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Last edited by aerohead; 12-12-2014 at 05:54 PM.. Reason: add image
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Old 12-12-2014, 10:15 PM   #25 (permalink)
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Leaving it upright might be even better. The rounded top should clear the bumper and give some extra volume with a given turning radius.






Last edited by Ecky; 12-12-2014 at 10:30 PM..
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Old 12-12-2014, 11:44 PM   #26 (permalink)
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I checked back through the thread and I haven't posted this here, so here:



This is what I would do before a HF folder: It steals the construction details from a 1952 Silver Streak Clipper and places it over the Sacred Template. Silver Streak used the simplest possible construction; with a central tube from the hitch, C-channel crossmembers and a carriage bolt pinning the end of the crossmember to the deck. Size the parts and compare the weight. The center tube in the pic looks fat because it was intended to be a fresh water tank.

Instead of a wheelbarrow, I'd look for a 2nd hand car-topper.
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Old 12-12-2014, 11:58 PM   #27 (permalink)
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Not sure what kind of vehicles would have a topper that's 40-48" wide.
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Old 12-13-2014, 12:05 AM   #28 (permalink)
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Found this on craigslist:

https://jacksonville.craigslist.org/tls/4791231640.html

57x38x20", 20 cubic feet of internal volume (34560 CI)



Taper isn't right, but I may find the right box.

Another:



67 x 35 x 16, 15 cubic feet.

EDIT: Does a premade cargo box exist that doesn't have a terrible aerodynamic shape? They're not even close to the profile.












Thinking building from scratch, or maybe using the wheel barrow front and building the rear from scratch would return the best results.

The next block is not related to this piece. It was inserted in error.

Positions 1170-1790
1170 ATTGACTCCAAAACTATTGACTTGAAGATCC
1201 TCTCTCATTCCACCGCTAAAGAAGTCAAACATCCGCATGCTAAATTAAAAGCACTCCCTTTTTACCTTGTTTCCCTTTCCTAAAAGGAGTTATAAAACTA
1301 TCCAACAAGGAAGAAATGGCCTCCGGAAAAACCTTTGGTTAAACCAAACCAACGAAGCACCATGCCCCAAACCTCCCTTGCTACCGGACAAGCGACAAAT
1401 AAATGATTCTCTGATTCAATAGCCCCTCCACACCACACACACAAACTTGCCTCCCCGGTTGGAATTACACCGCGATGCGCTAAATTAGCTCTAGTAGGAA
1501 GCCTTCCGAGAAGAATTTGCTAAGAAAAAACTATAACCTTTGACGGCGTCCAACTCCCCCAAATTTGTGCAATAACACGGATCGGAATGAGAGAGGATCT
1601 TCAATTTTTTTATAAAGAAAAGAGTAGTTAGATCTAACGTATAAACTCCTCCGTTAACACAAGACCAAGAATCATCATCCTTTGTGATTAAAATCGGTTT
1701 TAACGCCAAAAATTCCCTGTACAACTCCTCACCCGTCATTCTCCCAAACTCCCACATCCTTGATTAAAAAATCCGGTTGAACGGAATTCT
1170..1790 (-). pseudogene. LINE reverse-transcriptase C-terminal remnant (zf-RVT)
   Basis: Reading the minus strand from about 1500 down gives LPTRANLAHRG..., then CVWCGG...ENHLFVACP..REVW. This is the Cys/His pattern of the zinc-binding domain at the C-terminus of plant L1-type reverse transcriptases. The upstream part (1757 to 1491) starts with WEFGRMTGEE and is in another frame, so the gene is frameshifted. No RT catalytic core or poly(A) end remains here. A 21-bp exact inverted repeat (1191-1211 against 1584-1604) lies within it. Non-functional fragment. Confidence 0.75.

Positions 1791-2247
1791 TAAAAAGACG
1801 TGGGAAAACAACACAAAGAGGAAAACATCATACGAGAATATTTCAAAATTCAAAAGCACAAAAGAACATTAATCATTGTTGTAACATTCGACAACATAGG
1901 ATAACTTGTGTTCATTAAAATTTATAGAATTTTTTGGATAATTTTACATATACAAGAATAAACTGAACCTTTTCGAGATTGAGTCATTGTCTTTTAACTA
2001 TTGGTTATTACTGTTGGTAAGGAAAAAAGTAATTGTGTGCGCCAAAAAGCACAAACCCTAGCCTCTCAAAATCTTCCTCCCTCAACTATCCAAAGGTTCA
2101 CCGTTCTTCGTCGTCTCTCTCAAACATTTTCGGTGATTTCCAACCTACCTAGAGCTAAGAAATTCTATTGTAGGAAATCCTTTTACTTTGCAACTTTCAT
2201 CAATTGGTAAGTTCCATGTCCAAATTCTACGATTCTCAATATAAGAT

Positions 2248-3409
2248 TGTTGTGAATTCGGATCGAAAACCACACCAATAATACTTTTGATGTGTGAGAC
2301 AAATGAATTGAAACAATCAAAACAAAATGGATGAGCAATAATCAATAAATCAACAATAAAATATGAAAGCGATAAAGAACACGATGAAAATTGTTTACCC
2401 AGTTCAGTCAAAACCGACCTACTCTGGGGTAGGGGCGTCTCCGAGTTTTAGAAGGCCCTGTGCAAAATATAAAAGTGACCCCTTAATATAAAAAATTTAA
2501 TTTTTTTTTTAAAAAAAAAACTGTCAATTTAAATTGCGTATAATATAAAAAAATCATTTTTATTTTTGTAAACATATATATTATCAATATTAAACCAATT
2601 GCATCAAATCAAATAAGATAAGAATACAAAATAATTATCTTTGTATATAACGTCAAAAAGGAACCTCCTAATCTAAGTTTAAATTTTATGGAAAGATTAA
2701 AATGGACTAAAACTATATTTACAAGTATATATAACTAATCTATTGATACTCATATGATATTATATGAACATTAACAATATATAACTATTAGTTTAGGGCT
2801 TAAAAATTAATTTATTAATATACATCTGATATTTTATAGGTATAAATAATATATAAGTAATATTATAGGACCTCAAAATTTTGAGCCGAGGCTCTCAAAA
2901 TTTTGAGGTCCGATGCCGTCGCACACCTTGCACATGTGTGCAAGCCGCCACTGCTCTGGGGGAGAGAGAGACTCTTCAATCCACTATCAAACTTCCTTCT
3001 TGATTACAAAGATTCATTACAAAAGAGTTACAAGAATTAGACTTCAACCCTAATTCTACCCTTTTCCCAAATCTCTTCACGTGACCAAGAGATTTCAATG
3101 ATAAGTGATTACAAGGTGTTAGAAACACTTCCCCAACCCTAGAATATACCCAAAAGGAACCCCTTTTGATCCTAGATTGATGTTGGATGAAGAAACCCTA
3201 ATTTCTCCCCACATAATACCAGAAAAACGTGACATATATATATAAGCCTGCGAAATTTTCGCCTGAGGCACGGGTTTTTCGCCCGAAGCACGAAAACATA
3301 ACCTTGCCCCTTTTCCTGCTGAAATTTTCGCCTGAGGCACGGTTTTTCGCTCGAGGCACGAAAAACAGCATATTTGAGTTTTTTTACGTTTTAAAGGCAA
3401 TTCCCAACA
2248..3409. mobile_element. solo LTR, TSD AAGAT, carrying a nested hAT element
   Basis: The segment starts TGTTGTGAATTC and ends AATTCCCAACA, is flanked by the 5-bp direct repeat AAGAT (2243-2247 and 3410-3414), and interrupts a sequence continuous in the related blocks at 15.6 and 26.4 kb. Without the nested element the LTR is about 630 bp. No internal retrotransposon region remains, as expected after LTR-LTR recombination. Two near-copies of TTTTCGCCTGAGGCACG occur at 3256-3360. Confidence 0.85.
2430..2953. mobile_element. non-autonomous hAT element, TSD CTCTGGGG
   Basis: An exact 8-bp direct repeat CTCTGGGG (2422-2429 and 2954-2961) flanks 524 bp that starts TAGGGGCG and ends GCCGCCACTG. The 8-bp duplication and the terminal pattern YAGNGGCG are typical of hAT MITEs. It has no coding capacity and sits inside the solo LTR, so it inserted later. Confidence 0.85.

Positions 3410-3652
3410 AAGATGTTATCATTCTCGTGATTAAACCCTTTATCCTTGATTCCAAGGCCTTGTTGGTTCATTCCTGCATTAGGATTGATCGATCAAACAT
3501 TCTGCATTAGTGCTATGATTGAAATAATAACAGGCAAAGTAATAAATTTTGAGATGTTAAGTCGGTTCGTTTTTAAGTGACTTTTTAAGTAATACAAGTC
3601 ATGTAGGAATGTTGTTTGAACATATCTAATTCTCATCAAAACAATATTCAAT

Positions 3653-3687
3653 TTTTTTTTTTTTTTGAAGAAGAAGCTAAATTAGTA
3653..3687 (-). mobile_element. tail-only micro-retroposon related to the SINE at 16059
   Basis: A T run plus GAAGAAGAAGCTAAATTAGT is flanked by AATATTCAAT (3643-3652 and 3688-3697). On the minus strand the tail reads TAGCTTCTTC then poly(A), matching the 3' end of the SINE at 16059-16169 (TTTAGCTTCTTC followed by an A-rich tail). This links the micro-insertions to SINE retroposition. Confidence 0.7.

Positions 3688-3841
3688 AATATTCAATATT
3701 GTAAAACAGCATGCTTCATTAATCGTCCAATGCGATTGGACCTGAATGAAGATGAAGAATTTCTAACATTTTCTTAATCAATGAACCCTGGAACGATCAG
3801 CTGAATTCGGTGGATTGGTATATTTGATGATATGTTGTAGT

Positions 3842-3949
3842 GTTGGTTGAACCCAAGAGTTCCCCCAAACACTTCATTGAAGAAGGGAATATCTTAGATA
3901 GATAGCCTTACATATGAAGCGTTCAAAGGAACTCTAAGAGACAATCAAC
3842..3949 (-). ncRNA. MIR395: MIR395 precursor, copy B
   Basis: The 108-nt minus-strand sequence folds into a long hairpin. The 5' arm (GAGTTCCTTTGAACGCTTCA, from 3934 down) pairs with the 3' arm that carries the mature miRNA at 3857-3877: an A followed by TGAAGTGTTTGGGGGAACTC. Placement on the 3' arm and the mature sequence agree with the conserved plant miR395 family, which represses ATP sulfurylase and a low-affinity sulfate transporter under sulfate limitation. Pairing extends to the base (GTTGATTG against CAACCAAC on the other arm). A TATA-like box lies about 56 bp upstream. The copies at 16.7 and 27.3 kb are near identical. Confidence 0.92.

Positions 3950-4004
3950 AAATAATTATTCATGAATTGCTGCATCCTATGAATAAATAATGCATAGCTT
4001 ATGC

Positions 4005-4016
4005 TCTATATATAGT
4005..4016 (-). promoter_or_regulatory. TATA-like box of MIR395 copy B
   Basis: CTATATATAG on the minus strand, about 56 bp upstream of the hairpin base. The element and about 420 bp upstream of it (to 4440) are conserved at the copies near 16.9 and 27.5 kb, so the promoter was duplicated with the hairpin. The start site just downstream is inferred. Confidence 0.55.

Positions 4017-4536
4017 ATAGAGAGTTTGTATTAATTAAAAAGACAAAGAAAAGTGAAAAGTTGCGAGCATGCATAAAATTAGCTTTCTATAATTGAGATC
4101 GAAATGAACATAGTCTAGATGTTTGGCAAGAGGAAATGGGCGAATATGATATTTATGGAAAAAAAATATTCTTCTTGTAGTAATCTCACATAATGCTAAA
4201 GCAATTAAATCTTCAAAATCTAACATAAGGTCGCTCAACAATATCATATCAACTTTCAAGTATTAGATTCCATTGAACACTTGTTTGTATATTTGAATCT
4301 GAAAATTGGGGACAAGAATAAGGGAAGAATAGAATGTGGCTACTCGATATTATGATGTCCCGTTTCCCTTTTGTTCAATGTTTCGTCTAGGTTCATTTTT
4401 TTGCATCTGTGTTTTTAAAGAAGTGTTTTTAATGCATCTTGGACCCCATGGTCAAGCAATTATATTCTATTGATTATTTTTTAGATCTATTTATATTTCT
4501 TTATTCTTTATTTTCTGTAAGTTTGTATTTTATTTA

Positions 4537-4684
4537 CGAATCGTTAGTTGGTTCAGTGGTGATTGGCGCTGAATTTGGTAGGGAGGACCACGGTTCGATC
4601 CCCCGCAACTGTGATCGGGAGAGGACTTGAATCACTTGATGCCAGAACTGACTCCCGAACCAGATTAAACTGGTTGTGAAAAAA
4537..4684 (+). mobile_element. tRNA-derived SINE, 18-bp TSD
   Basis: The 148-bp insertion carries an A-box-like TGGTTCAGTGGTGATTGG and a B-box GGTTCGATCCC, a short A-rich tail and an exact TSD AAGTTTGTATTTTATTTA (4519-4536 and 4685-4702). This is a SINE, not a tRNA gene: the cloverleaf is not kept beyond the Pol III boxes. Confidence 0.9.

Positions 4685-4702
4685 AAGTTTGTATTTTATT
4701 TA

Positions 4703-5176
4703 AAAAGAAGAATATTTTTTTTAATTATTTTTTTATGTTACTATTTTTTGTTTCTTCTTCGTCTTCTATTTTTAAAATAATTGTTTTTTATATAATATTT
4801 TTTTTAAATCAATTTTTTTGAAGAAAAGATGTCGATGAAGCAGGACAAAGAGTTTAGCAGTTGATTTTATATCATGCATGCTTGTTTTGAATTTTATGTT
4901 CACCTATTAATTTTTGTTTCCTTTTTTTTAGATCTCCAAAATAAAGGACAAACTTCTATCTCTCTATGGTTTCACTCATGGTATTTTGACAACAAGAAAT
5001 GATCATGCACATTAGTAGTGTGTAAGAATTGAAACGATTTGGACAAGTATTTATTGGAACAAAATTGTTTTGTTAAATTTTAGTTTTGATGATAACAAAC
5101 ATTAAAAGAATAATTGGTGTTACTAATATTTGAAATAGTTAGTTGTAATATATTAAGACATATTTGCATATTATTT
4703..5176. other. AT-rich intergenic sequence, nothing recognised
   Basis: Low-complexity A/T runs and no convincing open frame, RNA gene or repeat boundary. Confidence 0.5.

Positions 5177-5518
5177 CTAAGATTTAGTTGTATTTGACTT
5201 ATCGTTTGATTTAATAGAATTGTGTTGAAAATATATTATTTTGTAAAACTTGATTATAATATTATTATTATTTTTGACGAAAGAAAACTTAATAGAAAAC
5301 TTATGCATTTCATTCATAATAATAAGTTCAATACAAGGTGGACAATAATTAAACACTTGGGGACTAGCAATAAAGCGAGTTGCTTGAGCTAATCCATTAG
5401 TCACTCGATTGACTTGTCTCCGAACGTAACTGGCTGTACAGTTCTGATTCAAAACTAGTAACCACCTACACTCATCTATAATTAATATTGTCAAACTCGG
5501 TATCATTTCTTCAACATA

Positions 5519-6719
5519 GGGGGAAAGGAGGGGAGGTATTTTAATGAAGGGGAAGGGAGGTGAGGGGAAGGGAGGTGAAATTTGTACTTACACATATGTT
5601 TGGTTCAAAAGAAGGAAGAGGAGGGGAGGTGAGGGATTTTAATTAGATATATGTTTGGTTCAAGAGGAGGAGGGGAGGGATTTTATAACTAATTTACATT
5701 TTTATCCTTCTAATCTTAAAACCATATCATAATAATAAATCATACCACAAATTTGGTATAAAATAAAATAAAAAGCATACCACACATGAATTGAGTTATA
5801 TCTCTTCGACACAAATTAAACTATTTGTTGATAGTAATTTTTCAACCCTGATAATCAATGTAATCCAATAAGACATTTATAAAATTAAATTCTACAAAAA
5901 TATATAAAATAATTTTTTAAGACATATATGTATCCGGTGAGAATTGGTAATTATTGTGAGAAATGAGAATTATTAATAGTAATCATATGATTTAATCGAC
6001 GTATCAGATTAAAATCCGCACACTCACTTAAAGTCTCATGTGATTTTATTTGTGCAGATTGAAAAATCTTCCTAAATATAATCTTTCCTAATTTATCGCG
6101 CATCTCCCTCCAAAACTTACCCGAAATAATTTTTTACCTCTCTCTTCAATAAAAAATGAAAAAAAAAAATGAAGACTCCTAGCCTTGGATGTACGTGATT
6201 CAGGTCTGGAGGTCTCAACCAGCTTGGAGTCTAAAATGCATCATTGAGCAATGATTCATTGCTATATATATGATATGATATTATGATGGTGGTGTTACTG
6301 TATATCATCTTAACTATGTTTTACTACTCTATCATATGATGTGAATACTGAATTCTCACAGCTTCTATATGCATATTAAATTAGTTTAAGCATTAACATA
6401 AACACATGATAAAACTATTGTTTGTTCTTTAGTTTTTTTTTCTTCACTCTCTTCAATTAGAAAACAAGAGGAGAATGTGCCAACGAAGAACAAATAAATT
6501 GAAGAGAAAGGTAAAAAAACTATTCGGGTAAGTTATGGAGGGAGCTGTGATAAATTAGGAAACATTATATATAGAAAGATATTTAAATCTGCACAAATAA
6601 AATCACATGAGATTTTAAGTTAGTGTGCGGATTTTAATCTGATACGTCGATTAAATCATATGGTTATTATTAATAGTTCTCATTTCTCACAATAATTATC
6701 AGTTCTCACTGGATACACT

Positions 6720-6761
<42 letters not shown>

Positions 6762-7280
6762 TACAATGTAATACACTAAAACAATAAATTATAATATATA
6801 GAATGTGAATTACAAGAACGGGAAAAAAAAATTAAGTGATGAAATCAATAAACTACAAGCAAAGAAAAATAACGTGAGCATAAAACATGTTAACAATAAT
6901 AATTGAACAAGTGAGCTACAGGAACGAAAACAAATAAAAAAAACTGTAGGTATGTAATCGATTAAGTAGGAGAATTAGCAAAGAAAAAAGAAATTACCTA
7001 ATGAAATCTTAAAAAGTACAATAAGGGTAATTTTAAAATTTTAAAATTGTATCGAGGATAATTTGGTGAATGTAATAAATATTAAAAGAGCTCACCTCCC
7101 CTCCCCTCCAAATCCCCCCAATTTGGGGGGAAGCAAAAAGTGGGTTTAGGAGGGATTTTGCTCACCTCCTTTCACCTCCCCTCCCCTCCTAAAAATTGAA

Last edited by Ecky; 12-13-2014 at 01:03 AM..
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Old 12-14-2014, 06:08 PM   #29 (permalink)
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The first example is like the one I have. Cut in half and plan-tapered it would be a good fit for a VW Beetle, which is 42" across above the rear axle line. I chose not to cut mine up.

The second one could be quartered and spread at the front, horizontally and vertically. It would be a big step ahead of the square-framed box you started with. I'd put the lower section below the deck.

I notice you haven't put the wheelbarrow to The Template. That would be a first.
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Old 12-15-2014, 07:36 AM   #30 (permalink)
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First, I wouldn't be scared of the HF trailers. I have one. The key is to remove the shipping/storage grease from the bearings and hubs and put real wheel bearing grease in them. I think people that have problems never did that. Also, quality control is spotty on any Chinese stuff; I found weld spatter on the axle where the grease seal rides. Fine sandpaper knocked that off in a jiffy.

Second, you might want to just get one and determine how close you want to shorten the hitch and everything by experimentation. I know for a fact that short lengths between hitch and trailer axle can easily "out-steer" the car, by that I mean when backing up the trailer can easily turn sharper than your ability to steer resulting in a jack-knife and/or many many fore-n-aft corrective actions. I also know we want to suck that trailer in as close as possible for aero; therein lies the conundrum. I considered all this and stuck with the stock hitch length.

Third, backing up with a small trailer can be quite a chore due to visibility as in, not being able to see it until it starts jack-knifing. My HF behind Moon Unit is almost invisible out the windows and mirrors unless it's turning.